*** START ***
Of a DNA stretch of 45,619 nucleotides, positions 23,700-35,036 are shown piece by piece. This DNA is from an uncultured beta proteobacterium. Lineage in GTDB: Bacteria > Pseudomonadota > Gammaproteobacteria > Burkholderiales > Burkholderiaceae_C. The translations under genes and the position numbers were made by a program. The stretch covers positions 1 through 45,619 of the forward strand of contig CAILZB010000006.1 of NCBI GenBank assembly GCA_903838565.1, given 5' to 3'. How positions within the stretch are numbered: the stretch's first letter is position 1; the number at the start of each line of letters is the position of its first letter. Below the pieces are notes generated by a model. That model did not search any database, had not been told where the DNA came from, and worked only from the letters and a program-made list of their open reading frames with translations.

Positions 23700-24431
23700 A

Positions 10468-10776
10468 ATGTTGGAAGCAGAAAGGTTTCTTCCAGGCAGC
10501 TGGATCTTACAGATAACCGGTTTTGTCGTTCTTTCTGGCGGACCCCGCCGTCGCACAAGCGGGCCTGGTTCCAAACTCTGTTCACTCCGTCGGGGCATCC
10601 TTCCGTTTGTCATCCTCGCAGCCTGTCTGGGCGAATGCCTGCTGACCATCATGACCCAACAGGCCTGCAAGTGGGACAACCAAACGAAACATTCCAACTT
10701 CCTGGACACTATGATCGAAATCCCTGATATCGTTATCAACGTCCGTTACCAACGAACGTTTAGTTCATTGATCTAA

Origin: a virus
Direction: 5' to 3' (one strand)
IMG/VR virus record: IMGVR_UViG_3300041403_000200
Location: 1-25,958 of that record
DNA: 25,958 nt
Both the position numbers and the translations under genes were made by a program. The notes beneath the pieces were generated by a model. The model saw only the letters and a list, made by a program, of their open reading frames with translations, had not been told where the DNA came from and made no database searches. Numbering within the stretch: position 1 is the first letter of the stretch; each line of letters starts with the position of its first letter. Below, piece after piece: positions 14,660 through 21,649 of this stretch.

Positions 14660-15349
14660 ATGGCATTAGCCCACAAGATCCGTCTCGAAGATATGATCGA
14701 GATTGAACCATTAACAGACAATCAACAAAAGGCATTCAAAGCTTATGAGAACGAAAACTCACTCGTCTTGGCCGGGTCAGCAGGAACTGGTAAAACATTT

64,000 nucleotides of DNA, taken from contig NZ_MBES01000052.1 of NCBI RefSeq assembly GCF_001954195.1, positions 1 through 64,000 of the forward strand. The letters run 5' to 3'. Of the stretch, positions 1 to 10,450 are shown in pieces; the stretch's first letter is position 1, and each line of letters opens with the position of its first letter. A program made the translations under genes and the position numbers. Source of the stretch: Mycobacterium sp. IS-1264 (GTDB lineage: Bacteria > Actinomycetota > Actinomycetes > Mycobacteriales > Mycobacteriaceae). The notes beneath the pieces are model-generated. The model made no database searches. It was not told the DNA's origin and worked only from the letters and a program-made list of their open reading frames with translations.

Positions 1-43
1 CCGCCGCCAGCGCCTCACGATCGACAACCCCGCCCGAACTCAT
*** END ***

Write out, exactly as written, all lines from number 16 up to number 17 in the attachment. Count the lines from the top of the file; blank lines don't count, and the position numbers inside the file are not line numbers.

14660 ATGGCATTAGCCCACAAGATCCGTCTCGAAGATATGATCGA
14701 GATTGAACCATTAACAGACAATCAACAAAAGGCATTCAAAGCTTATGAGAACGAAAACTCACTCGTCTTGGCCGGGTCAGCAGGAACTGGTAAAACATTT